Pietrangelo L.,University of Chieti Pescara |
D'Incecco A.,University of Chieti Pescara |
Ainbinder A.,University of Rochester |
Michelucci A.,University of Chieti Pescara |
And 4 more authors.
Oncotarget | Year: 2015
Calcium release units (CRUs) and mitochondria control myoplasmic [Ca2+] levels and ATP production in muscle, respectively. We recently reported that these two organelles are structurally connected by tethers, which promote proximity and proper Ca2+ signaling. Here we show that disposition, ultrastructure, and density of CRUs and mitochondria and their reciprocal association are compromised in muscle from aged mice. Specifically, the density of CRUs and mitochondria is decreased in muscle fibers from aged (>24 months) vs. adult (3-12 months), with an increased percentage of mitochondria being damaged and misplaced from their normal triadic position. A significant reduction in tether (13.8±0.4 vs. 5.5±0.3 tethers/100μm2) and CRUmitochondrial pair density (37.4±0.8 vs. 27.0±0.7 pairs/100μm2) was also observed in aged mice. In addition, myoplasmic Ca2+ transient (1.68±0.08 vs 1.37±0.03) and mitochondrial Ca2+ uptake (9.6±0.050 vs 6.58±0.54) during repetitive high frequency tetanic stimulation were significantly decreased. Finally oxidative stress, assessed from levels of 3-nitrotyrosine (3-NT), Cu/Zn superoxide-dismutase (SOD1) and Mn superoxide dismutase (SOD2) expression, were significantly increased in aged mice. The reduced association between CRUs and mitochondria with aging may contribute to impaired cross-talk between the two organelles, possibly resulting in reduced efficiency in activity-dependent ATP production and, thus, to age-dependent decline of skeletal muscle performance. Source
Carnio S.,Venetian Institute of Molecular Medicine |
LoVerso F.,Venetian Institute of Molecular Medicine |
Baraibar M.,University Pierre and Marie Curie |
Longa E.,University of Pavia |
And 17 more authors.
Cell Reports | Year: 2014
The cellular basis of age-related tissue deterioration remains largely obscure. The ability to activate compensatory mechanisms in response to environmental stress is an important factor for survival and maintenance of cellular functions. Autophagy is activated both under short and prolonged stress and is required to clear the cell of dysfunctional organelles and altered proteins. We report that specific autophagy inhibition in muscle has a major impact on neuromuscular synaptic function and, consequently, on muscle strength, ultimately affecting the lifespan of animals. Inhibition of autophagy also exacerbates aging phenotypes in muscle, such as mitochondrial dysfunction, oxidative stress, and profound weakness. Mitochondrial dysfunction and oxidative stress directly affect acto-myosin interaction and force generation but show a limited effect on stability of neuromuscular synapses. These results demonstrate that age-related deterioration of synaptic structure and function is exacerbated by defective autophagy. © 2014 The Authors. Source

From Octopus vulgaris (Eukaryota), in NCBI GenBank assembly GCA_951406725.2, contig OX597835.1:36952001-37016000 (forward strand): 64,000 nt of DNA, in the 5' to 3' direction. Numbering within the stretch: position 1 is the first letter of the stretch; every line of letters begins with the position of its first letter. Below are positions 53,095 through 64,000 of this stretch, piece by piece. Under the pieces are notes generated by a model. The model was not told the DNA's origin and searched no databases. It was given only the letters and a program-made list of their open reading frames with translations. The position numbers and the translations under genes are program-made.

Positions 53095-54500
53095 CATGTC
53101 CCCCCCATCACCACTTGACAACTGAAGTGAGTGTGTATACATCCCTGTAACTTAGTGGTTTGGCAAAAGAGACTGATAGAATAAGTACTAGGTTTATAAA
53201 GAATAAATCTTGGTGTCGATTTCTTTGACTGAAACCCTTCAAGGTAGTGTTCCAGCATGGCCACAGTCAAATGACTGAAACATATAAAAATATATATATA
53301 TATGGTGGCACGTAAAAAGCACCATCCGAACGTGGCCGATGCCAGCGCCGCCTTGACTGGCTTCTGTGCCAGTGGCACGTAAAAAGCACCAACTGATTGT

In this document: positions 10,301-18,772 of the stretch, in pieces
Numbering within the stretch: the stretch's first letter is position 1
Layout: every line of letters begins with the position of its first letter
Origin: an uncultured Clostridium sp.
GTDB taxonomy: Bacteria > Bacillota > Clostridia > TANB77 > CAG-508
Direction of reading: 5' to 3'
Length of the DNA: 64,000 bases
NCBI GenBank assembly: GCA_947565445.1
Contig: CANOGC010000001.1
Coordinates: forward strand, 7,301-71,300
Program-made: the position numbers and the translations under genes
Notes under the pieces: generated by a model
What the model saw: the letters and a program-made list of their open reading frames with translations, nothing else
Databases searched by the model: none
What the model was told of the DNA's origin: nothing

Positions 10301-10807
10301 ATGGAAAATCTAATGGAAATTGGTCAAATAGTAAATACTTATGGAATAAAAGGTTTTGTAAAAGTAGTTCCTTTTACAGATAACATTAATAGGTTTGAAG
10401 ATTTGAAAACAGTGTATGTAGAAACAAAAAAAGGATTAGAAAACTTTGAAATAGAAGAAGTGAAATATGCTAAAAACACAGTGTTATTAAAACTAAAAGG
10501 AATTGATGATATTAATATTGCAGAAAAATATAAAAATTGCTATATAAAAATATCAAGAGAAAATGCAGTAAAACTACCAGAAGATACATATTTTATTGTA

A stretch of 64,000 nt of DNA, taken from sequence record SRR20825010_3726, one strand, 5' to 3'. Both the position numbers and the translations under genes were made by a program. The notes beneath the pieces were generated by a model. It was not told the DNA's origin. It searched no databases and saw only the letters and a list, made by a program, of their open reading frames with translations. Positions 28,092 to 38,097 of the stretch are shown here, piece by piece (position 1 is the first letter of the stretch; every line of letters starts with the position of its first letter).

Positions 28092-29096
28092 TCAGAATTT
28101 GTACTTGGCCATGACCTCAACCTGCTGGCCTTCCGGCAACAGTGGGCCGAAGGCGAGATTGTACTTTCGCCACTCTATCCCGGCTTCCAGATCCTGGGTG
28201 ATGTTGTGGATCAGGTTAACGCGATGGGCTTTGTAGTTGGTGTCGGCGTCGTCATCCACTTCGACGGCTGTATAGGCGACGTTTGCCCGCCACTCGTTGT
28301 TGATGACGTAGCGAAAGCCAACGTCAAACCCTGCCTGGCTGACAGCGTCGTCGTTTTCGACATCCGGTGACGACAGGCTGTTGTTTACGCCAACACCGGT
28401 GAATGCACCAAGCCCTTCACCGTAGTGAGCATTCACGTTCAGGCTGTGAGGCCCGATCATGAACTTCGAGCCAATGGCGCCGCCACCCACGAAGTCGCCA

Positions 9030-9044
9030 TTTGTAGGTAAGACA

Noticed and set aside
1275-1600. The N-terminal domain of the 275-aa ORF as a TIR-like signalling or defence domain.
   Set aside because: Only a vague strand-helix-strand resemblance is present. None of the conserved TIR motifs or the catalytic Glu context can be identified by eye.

Gava P.,University of Padua |
Kern H.,Ludwig Boltzmann Institute of Electrical Stimulation and Physical Rehabilitation |
Carraro U.,Fondazione Ospedale San Camillo
Experimental Aging Research | Year: 2015
Background/Study Context: The capacity to perform everyday tasks is directly related to the muscular power the body can develop (see Appendix). The age-related loss of power is a fact, but the characterization or the rate of muscle power loss remains an open issue. Data useful to study the decline of the skeletal muscles power are largely available from sources other than medical tests, e.g., from track and field competitions of Masters athletes. The aim of our study is to identify the age-related decline trend of the power developed by the athletes in carrying out the track and field events.Methods: Absolute male world records of 16 events were collected along with world records of male Masters categories. Performance was normalized with respect to the absolute record; the performance of various age groups is consequently represented by a number ranging from 1 (world absolute records) to 0 (null performance). The performance of a jumping event is transformed into a parameter proportional to the power developed by the athletes: the displacement of the center of gravity of the athlete. Throwing events are further normalized for the decreasing weight of the implements with the increasing age of the Masters athletes.Results: Most track and field events show a linear decline to 70 years. The annual rate of power decline for all the events (running, throwing, and jumping), using a simplified synthesis, is 1.25% per year. The events that involve mostly upper limbs (shot put, javelin throw) show a higher rate of decline (1.4% per year) compared to those where the lower limbs are mostly involved (long jump 1.1%, track events 0.6-0.7% per year). This analysis of muscle power decline is only partially in line with the results of works based on clinical tests. A clarification of the reasons for such discrepancy may provide clinically significant information.Conclusion: Human power decline in Masters athletes was analyzed, adopting a coherent approach based on an extended database. Skeletal muscle power starts declining after the age of 30, with slight variations depending on the events. This conclusion is in line with only some of the previous studies. The various trend lines point to 0 at the age of 110 years, which is in line with the present human survival age. The study can be further developed with a suitable database for male and female Masters performances to facilitate longitudinal studies, which are currently lacking. © 2015 Taylor and Francis Group, LLC. Source